Although I find it entirely usable 'straight out of the box', Word for Windows probably provide the most scope for tailoring to individual need. I have been able to customise it to do easily all the things I need most.
The core of this is a built-in programming language called WordBasic. With only primitive programming knowledge it is pretty straightforward to write new functions which will then appear to be an intrinsic part of the program.
So I have 'buttons' at the top of my word processor screen which allow me to count the number of words in a document, to fax the document to anywhere in the world, to add 'foreign' accents to characters, to dial up my electronic mail service and so on. These were all written by me, using WordBasic, but they look and feel just like the functions which Microsoft built in to the product as sold.
It takes time to write these functions, of course, but I do not really mind that. Programming your word processor is an excellent example of what the psychiatrists call 'displacement activity'. And, to be honest, if I am sitting at my computer keyboard, I am a lot more likely to end the day having written some copy for the Independent than if I killed time in more conventional ways like going fishing or getting drunk.
I could do much the same things with Ami Pro but I just never feel as comfortable with it. While Ami Pro is more elegant as a page-layout tool - almost up to the level of specialised 'desk top publishing' software - I feel that Word for Windows has the edge when it comes to the actual word processing.
Word for Windows can do just about all the layout tricks which Ami Pro has up its sleeve, but it is somewhat clumsier. Equally, Ami Pro has equally powerful text-editing tools as Word for Windows, but they are less elegantly implemented. Since most of my work involves the creation and editing of text rather than laying it out elegantly, that rather tips the balance in Word for Windows' favour.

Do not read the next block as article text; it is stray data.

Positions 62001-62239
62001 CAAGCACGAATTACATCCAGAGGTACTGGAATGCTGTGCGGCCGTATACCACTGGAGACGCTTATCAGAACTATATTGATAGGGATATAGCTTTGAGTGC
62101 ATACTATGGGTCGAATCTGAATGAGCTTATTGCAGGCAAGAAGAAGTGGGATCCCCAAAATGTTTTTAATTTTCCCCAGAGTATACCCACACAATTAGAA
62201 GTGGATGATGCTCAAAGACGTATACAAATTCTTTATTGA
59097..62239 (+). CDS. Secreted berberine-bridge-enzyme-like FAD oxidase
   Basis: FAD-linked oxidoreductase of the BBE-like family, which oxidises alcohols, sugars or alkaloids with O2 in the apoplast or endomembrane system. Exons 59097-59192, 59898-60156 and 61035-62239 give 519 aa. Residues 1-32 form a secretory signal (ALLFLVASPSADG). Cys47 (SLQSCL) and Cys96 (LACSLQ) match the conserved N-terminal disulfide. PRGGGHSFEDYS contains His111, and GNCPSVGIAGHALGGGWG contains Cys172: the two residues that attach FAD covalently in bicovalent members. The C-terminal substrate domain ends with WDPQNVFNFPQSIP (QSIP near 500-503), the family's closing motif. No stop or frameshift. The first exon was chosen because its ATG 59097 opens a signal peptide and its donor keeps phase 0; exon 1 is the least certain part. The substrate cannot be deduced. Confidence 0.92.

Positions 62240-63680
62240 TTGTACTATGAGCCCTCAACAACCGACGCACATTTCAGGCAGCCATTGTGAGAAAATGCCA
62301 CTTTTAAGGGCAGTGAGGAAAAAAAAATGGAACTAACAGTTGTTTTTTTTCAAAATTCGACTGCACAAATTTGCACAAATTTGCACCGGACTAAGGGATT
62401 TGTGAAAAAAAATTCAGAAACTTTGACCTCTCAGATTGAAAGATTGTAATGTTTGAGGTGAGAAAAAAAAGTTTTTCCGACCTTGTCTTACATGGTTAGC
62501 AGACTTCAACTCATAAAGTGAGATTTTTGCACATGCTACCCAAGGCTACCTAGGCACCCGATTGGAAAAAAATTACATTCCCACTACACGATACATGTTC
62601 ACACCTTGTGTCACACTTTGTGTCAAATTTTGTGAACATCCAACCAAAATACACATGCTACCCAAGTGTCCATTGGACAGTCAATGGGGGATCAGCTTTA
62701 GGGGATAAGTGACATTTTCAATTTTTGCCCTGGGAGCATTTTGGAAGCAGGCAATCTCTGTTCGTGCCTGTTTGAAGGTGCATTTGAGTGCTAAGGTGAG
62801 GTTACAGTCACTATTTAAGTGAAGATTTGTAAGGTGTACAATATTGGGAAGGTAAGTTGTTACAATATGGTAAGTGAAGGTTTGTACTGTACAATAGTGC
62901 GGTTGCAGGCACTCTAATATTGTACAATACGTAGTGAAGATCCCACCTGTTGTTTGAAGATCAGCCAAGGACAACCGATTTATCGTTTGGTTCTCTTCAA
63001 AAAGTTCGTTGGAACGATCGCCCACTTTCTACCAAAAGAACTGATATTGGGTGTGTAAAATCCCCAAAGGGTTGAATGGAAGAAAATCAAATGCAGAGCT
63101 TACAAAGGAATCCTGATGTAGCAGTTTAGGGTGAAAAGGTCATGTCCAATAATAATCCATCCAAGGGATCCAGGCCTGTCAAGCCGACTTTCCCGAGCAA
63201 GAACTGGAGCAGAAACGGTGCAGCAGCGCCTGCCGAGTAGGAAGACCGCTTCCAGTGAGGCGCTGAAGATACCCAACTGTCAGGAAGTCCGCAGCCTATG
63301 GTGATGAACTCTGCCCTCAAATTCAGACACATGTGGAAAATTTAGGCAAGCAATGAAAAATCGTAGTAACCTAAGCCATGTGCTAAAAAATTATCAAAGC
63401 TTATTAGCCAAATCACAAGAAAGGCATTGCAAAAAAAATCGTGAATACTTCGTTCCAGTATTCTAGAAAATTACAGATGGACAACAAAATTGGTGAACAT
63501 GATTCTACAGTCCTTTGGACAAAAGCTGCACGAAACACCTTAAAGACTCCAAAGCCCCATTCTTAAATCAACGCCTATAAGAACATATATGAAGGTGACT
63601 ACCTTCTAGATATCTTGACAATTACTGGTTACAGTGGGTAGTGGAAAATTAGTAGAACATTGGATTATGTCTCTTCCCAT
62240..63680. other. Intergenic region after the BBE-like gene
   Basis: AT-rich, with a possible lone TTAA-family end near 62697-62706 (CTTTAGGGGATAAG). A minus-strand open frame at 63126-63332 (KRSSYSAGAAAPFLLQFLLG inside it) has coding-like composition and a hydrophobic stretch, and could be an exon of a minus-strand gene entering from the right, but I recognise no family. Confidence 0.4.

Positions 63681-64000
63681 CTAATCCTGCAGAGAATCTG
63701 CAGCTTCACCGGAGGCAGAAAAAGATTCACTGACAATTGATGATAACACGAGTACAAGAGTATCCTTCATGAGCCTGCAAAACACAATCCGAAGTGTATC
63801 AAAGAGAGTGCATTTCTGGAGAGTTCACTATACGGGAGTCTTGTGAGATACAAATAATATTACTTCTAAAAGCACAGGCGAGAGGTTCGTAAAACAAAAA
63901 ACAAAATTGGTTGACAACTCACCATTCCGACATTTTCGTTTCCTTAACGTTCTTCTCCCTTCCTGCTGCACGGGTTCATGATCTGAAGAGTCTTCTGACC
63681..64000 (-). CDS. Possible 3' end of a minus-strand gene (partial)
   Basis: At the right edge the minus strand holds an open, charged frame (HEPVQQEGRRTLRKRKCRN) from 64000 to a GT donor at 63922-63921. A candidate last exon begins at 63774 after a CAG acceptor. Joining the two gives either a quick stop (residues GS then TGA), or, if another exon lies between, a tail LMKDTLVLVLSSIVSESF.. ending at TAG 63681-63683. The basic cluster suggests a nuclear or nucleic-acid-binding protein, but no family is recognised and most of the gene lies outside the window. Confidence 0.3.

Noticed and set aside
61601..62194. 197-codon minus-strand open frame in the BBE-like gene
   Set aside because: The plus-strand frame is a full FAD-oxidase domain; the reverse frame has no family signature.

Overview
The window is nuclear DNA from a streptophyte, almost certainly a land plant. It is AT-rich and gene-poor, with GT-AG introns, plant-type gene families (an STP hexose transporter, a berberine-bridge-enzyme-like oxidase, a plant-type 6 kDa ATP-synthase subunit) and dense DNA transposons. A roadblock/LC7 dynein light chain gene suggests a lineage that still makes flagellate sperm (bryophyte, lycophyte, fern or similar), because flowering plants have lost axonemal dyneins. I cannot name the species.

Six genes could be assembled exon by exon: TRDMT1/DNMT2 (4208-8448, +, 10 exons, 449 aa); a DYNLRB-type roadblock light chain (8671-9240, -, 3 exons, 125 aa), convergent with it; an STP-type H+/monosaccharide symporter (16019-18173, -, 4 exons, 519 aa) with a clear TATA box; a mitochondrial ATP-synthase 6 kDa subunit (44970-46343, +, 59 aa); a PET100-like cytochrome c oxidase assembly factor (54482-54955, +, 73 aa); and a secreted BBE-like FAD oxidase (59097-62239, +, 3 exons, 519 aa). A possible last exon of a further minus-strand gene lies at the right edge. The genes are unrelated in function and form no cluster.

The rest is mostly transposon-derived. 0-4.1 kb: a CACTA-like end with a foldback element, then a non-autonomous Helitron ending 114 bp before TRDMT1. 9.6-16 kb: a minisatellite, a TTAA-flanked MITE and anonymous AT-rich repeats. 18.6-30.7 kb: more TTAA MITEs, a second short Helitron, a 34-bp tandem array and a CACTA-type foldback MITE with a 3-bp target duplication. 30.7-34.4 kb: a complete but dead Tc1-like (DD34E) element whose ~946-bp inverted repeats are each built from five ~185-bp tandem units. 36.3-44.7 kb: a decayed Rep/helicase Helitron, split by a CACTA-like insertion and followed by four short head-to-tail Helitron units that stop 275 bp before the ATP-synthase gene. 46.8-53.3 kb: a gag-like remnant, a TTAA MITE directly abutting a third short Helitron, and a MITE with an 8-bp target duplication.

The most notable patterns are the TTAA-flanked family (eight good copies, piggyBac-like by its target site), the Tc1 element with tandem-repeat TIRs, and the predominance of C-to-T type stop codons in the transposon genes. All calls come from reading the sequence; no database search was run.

There are other, less tangible, reasons why I stick with Word for Windows - mostly to do with personal taste. Microsoft's offering is more austere than Ami Pro, more 'classical' in its design. This may sound daft, but if you spend 16 hours a day in front of a computer screen, little things like that take on an absurd importance.
It also feels classier and better-made than its competitors. Build quality is hard to pinpoint in software - unlike with cars, say, where a BMW door will give a more reassuring 'clunk' than that of a Vauxhall. However, Word for Windows has it in abundance. Again, when I spend most of my waking life in front of something and my income depends upon it, I like to feel that it is - to use the current buzz-phrase - 'industrial strength'.
Word for Windows has its flaws, of course, some of which are intensely irritating. You actually need to write a WordBasic program if you want to do something as simple as count the words in your document. And even then it will not properly - a bug in the Microsoft word-counting procedure means that it only goes up to 65,536 words before starting at zero again.
When I was working on a 100,000-word book a month or two ago this niggle was nearly enough for me to throw out Word for Windows and find an alternative. Nearly, but not quite.
Word for Windows
Hardware: hard disk
Software: Microsoft Windows
Availability: Dealers, retailers.
List:pounds 464 (inc VAT)
Street:pounds 270 (inc VAT)
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